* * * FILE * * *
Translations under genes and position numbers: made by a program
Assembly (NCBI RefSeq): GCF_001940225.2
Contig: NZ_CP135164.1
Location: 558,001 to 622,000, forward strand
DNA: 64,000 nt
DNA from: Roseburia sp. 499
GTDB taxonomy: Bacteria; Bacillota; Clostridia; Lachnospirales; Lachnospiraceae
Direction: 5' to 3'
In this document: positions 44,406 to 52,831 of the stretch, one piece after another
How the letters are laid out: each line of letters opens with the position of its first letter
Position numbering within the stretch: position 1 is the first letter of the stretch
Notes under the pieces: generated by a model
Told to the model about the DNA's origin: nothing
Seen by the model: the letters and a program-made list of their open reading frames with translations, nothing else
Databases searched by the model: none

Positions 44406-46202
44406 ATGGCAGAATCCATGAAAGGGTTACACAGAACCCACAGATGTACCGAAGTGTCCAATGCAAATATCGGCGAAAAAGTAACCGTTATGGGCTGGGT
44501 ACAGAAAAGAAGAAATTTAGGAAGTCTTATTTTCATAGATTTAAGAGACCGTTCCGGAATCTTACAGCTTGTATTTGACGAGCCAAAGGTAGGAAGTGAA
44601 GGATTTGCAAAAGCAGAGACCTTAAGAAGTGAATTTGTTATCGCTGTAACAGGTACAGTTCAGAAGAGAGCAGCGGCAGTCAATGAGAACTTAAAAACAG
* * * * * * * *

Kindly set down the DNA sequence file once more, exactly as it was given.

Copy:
Translations under genes and position numbers: made by a program
Assembly (NCBI RefSeq): GCF_001940225.2
Contig: NZ_CP135164.1
Location: 558,001 to 622,000, forward strand
DNA: 64,000 nt
DNA from: Roseburia sp. 499
GTDB taxonomy: Bacteria; Bacillota; Clostridia; Lachnospirales; Lachnospiraceae
Direction: 5' to 3'
In this document: positions 44,406 to 52,831 of the stretch, one piece after another
How the letters are laid out: each line of letters opens with the position of its first letter
Position numbering within the stretch: position 1 is the first letter of the stretch
Notes under the pieces: generated by a model
Told to the model about the DNA's origin: nothing
Seen by the model: the letters and a program-made list of their open reading frames with translations, nothing else
Databases searched by the model: none

Positions 44406-46202
44406 ATGGCAGAATCCATGAAAGGGTTACACAGAACCCACAGATGTACCGAAGTGTCCAATGCAAATATCGGCGAAAAAGTAACCGTTATGGGCTGGGT
44501 ACAGAAAAGAAGAAATTTAGGAAGTCTTATTTTCATAGATTTAAGAGACCGTTCCGGAATCTTACAGCTTGTATTTGACGAGCCAAAGGTAGGAAGTGAA
44601 GGATTTGCAAAAGCAGAGACCTTAAGAAGTGAATTTGTTATCGCTGTAACAGGTACAGTTCAGAAGAGAGCAGCGGCAGTCAATGAGAACTTAAAAACAG